I came across an interesting blog post by Phil Beauvoir about Asynchronous Unit Testing in Xcode 6 using the new XCTestExpectation. It explains how he converted existing Objective-C asynchronous iOS unit tests to Swift, at the same time making them more efficient and readable by using an instance of XCTestExpectation and waitForExpectationsWithTimeout().

XCTestExpectation is a dirt simple class with 1 method: fulfill(). Create an instance of it and call fulfill() when the expectation has been met.

In your test assert section, call waitForExpectationsWithTimeout(), passing the XCTestExpectation, and Voila! Asynchronous unit tests.

As opposed to using a spin loop, this explicitly informs the XCTest framework that your test is waiting for an asynchronous event to happen, allowing it to perform other tests while waiting.

Testing Storyboards in Swift?

Awhile back I blogged about how to test storyboards by loading the ViewController from a Storyboard. Recently I’ve been trying to figure out how to do the same thing in Swift.

Update: latest code appears to be working ok for testing view controllers as long as I don’t try to run them on an actual iPhone device. When I do that, the test hangs.

The code and instructions posted by Mike Cole appear to almost work in Swift with the latest Xcode (I’m using Xcode 6.2, but 6.1 works also). I had to also reference the ViewController’s view. Evidently the ViewController will lazy load the view, meaning that the outlets don’t become connected until after ViewController.view is referenced.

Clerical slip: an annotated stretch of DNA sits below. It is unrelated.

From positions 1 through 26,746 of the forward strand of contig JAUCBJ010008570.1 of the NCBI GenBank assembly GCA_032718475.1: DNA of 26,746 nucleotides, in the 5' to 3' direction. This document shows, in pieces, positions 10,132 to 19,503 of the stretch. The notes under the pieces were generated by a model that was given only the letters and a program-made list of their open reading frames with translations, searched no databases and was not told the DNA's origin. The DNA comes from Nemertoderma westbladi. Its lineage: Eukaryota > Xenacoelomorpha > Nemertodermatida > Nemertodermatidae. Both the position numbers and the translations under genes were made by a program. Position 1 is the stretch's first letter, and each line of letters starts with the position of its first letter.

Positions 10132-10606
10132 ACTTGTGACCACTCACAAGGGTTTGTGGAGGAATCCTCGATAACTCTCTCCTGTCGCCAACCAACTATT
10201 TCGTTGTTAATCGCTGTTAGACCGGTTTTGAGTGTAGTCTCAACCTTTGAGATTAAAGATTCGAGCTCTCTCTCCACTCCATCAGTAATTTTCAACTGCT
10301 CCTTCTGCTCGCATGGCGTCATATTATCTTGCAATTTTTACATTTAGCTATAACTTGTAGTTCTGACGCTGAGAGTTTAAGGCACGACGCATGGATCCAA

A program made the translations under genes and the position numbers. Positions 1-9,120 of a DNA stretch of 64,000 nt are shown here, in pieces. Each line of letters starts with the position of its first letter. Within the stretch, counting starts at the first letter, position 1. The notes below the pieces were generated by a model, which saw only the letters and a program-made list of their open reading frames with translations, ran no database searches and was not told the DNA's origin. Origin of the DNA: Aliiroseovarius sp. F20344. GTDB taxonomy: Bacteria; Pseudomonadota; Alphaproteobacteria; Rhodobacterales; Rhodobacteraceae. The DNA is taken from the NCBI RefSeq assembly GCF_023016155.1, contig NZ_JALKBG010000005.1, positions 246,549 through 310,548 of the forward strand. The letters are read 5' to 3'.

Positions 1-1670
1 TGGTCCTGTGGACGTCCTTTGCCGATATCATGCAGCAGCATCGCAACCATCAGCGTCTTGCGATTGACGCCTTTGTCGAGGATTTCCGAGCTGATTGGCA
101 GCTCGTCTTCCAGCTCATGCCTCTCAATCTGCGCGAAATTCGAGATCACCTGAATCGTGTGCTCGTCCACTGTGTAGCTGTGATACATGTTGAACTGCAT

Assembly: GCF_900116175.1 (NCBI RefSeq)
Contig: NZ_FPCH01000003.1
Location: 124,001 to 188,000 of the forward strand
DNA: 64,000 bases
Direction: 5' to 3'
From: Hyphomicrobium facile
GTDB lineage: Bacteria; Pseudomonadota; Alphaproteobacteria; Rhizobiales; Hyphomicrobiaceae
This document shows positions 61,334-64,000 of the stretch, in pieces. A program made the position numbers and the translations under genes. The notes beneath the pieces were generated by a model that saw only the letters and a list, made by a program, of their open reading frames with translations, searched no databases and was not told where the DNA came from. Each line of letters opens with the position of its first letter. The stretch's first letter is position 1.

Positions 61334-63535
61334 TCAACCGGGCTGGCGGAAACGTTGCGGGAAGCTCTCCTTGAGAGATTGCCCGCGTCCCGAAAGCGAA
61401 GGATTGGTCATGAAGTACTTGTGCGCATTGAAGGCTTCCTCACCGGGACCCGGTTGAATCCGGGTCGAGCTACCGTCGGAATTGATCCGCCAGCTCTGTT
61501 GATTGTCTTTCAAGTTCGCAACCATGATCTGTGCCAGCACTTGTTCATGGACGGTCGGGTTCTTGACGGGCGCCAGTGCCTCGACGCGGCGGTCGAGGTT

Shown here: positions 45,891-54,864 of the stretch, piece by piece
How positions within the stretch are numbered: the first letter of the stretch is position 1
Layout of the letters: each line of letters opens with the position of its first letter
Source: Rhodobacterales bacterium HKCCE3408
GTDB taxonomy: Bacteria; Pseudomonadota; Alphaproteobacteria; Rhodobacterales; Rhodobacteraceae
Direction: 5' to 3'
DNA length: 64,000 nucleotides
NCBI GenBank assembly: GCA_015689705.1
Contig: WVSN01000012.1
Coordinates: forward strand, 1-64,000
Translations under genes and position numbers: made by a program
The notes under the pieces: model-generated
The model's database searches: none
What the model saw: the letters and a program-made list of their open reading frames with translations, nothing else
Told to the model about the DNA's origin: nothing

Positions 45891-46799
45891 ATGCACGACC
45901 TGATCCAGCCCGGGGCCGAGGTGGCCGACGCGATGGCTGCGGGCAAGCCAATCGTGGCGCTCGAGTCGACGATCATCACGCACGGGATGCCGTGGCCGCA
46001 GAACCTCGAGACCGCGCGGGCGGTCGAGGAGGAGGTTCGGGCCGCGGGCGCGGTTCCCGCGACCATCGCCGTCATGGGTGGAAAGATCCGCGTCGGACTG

Also, be careful what you put into your view controller’s viewDidLoad method. Code that requires that the view is actually being displayed should be moved to viewWillDisplay or may cause the unit test to crash (since there isn’t really a display during unit testing).

Example XCTest setup code to load a viewcontroller named “MainVC” from main.storyboard.

override func setUp() {
  super.setUp()
        
  let storyboard = UIStoryboard(name: "Main", bundle: NSBundle(forClass: self.dynamicType))
  vc = storyboard.instantiateViewControllerWithIdentifier("MainVC") as ViewController
        
  let dummy = vc.view // force loading subviews and setting outlets
        
  vc.viewDidLoad()
}

I’ve left the previous post below, but it’s basically outdated now. After running into various problems, I resorted to using Objective-C unit tests, and describe how to do so below. I wouldn’t recommend doing so anymore, since Swift tests appear to work ok now.
After fumbling around for awhile with the Swift test case file, and not making much progress, I decided to try something different, and tried adding an Objective-C test case file to my Swift project. At least in this case, I know how to load the ViewController from the Storyboard. And this actually worked.

This turned out to be fairly simple. Let me warn you though, that I consider this approach to be a temporary hack, albeit an interesting one. I believe the correct solution will be to figure out how to do this in a Swift unit test case file. At this point though, I’m not sure if I’m being prevented from doing so due to bugs in beta level Xcode 6, or just my lack of Swift knowledge.